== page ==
Some Work of Noble Note

May Yet Be Done

Enter the Hedge Fund, Part II

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I can only hope for additional demonstrations of my own prescience.

peHUB wrote recently about the hedge fund Tiger Global’s move toward investing in technology startups.  My loyal readership will recognize in this statement a clear continuation of an earlier post on Snapchat which discussed Coatue’s movement into the space.  That post looked at how hedge funds, with their large capital pools and lower cost of capital, may be able to “disrupt” the traditional VC model which bundles capital with expertise to then demand a higher return.

Tiger Global is cited along with Altimeter, Coatue, Fidelity, Maverick, T. Rowe, and Valiant, as managers who have invested an aggregate of $2.5 billion in 39 deals last year, up 26 percent from 2012.  For a mostly specious comparison, Andreesen’s latest fund is of $1.5 billion in size.  Granted, a16z will make many multiples more investments than the hedge fund cadre above, but the fact that those funds typically target pre-IPO rounds – i.e., companies that are established, likely to be successful, with significantly less risk than a startup – makes them increasingly meaningful players in the startup ecosystem.

I talked about why this is.  First: valuation.  Hedge funds aren’t underwriting to the PE / growth equity 20% – 25% cost of capital.  They are worlds away from following the boom-or-bust, 10x or no-x strategies of traditional VCs.  Most of them are happy if they outstrip the Dow, which, over time, provides a high single-digits rate of return.  Requiring at most a third the return rate of competitive asset classes, hedge funds can truly outbid VCs and growth equity firms for attractive Valley assets.

Second: entrepreneur friendliness.  Hedge funds have the benefit of minimal governance (again, relative to competitive asset classes).  They don’t join your board prescribing best practices and demanding the cultivation of strategic relationships for a medium term exit (partly because they don’t need the outsize returns that growth equity and VCs do).  While a lot of these recommendations – I believe – are in a company’s best interest, especially with competent investors, many management teams have no interest in such prescriptive ownership.  They’d love to avail themselves of Sequoia’s network or Accel’s “this is what worked with similar companies” guidance; but they’d hate to have those meetings / practices mandated the way they would with the more hands-on investing role that VCs and growth equity play.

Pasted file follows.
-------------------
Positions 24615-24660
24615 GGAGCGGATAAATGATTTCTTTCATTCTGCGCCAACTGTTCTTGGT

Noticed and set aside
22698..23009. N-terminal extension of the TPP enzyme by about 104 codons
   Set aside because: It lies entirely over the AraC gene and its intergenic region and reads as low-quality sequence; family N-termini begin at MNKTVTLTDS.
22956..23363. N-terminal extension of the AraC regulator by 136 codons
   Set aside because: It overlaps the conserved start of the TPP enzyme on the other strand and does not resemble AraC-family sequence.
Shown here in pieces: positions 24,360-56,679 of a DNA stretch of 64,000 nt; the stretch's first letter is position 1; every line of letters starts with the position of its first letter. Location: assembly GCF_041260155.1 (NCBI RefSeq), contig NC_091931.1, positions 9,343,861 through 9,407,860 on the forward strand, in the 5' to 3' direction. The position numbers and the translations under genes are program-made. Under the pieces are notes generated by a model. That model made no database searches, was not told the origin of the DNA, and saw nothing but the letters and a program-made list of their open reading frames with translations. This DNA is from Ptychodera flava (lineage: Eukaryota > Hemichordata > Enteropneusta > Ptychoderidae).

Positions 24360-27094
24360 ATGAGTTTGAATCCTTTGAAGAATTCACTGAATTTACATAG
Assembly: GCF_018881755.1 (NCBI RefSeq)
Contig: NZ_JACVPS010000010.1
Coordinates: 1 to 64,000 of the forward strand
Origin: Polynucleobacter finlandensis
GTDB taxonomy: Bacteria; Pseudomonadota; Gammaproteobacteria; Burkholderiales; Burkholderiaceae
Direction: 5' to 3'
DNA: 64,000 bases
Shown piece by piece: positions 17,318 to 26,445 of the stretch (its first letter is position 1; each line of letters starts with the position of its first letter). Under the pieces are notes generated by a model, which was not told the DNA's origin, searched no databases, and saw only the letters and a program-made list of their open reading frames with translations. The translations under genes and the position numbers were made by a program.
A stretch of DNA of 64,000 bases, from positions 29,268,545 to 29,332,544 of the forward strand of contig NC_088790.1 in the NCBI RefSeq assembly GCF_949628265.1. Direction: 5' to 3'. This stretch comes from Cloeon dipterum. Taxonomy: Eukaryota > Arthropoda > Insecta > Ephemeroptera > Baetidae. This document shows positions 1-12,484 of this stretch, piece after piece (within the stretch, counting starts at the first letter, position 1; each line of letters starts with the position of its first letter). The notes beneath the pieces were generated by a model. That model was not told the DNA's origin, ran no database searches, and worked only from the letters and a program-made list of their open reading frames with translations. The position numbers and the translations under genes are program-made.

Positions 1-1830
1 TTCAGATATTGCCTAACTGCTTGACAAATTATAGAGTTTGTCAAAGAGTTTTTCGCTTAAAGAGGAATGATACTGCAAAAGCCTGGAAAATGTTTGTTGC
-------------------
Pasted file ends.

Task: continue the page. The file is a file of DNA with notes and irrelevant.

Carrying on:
Those two factors – higher valuations and more hands-off capital – are impossible to ignore when contemplating the potential role for hedge funds in the Valley.  What about a third factor?

“Tiger’s betting spree comes at a time when many public-market investors believe much of a company’s traditional “pop,” or stock-price appreciation in the days and months after its IPO is less pronounced than in past years. That’s because greater valuations are reached on private markets than in the past.”

It’s an unusually specific factor to isolate – stock-price appreciation in the immediate post-IPO period.  While it’s entirely believable that some hedge funds have strategies built to take advantage of IPO underpricing, the article concluding that those strategies are less profitable now because “greater valuations are reached on private markets than in the past” is only half-stating the actual answer itself.  It hints that it’s not just that hedge funds are discovering new, attractive markets to explore but rather that their old markets are starting to dry up.

In fact, the conclusion there could well be that the private markets are efficient enough to accurately value companies before they go public.  A less benevolent, but equally valid view, is that the private markets are flush enough with capital that they tend towards overpricing assets at an earlier stage making the IPO more fairly priced, rather than the traditional underpricing, and thus forcing hedge funds to move out of the public market realm to make their preferred return profiles.

Ultimately, hedge funds remain the most flexible capital in the market.  They can underwrite to lower rates, they aren’t expected to provide network and leadership, and they can have looser investment mandates from their LPs.  If they continue to become influential players, it would push the market further towards disaggregation of services – capital from expertise.  There’s a lot of reasons to think why this would be the case, all of which are underpinned by the basic principle of comparative advantage.

The only question left – which I can only answer from a theoretical rather than practical perspective so far – is whether entrepreneurs ought to value capital separate from expertise.

Author: AJ

I'm an education enthusiast, growth equity investor, and MBA student at Wharton.

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